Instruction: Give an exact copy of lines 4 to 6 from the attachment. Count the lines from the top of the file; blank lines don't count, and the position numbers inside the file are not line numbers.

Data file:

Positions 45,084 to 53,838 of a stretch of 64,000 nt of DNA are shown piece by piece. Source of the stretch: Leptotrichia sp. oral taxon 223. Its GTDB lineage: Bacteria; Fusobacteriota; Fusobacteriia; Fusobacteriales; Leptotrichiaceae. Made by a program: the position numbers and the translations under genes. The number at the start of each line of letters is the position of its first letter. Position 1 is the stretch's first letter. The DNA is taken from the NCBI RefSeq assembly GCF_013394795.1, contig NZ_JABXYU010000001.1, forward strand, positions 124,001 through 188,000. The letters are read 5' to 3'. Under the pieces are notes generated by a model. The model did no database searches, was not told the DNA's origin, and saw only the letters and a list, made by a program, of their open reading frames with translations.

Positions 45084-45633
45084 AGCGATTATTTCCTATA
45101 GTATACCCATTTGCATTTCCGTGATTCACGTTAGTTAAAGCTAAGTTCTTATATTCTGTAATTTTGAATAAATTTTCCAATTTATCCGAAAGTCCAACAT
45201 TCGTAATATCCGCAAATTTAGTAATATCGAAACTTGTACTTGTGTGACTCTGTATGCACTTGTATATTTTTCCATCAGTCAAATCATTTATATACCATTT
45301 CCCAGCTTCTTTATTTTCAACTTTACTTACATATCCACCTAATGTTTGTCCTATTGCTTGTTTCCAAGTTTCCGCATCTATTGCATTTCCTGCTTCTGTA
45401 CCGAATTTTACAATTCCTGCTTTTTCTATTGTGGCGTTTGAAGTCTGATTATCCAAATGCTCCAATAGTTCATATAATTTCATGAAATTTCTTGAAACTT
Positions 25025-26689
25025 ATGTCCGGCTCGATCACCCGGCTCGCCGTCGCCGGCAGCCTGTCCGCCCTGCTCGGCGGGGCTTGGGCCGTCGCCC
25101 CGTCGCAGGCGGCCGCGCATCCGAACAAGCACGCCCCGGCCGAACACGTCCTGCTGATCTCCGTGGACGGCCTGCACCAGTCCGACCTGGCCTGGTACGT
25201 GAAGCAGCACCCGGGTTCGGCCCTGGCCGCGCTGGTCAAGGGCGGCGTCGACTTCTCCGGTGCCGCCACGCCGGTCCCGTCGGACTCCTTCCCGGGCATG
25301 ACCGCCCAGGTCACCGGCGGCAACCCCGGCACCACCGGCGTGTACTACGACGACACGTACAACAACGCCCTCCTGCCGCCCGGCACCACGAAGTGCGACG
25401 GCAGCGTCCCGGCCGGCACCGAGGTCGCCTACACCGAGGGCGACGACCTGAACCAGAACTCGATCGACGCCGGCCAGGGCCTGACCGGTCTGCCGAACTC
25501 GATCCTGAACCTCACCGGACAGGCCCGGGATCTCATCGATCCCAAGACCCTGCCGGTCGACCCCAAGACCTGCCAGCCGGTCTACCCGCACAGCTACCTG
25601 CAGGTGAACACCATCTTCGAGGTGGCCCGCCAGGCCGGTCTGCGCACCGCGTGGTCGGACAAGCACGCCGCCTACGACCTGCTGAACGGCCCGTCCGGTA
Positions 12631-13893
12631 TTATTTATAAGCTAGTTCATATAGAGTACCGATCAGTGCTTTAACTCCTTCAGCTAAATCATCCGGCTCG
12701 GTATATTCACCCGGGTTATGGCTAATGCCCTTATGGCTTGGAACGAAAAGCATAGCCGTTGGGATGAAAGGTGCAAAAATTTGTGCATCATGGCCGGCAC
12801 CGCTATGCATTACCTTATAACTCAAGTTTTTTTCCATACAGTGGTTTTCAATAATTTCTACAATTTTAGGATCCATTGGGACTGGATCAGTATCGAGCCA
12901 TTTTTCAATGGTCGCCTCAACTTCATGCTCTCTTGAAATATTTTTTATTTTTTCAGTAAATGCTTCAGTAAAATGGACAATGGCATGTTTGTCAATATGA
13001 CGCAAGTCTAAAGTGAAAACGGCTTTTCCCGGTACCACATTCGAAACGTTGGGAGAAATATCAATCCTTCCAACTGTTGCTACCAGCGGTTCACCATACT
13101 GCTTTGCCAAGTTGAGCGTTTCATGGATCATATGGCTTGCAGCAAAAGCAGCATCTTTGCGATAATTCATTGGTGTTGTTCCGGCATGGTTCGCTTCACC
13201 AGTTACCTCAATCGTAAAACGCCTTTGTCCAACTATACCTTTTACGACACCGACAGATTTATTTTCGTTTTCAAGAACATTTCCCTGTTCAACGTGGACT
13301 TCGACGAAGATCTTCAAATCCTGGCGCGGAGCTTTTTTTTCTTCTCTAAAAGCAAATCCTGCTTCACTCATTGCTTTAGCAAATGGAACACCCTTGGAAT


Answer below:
45101 GTATACCCATTTGCATTTCCGTGATTCACGTTAGTTAAAGCTAAGTTCTTATATTCTGTAATTTTGAATAAATTTTCCAATTTATCCGAAAGTCCAACAT
45201 TCGTAATATCCGCAAATTTAGTAATATCGAAACTTGTACTTGTGTGACTCTGTATGCACTTGTATATTTTTCCATCAGTCAAATCATTTATATACCATTT
45301 CCCAGCTTCTTTATTTTCAACTTTACTTACATATCCACCTAATGTTTGTCCTATTGCTTGTTTCCAAGTTTCCGCATCTATTGCATTTCCTGCTTCTGTA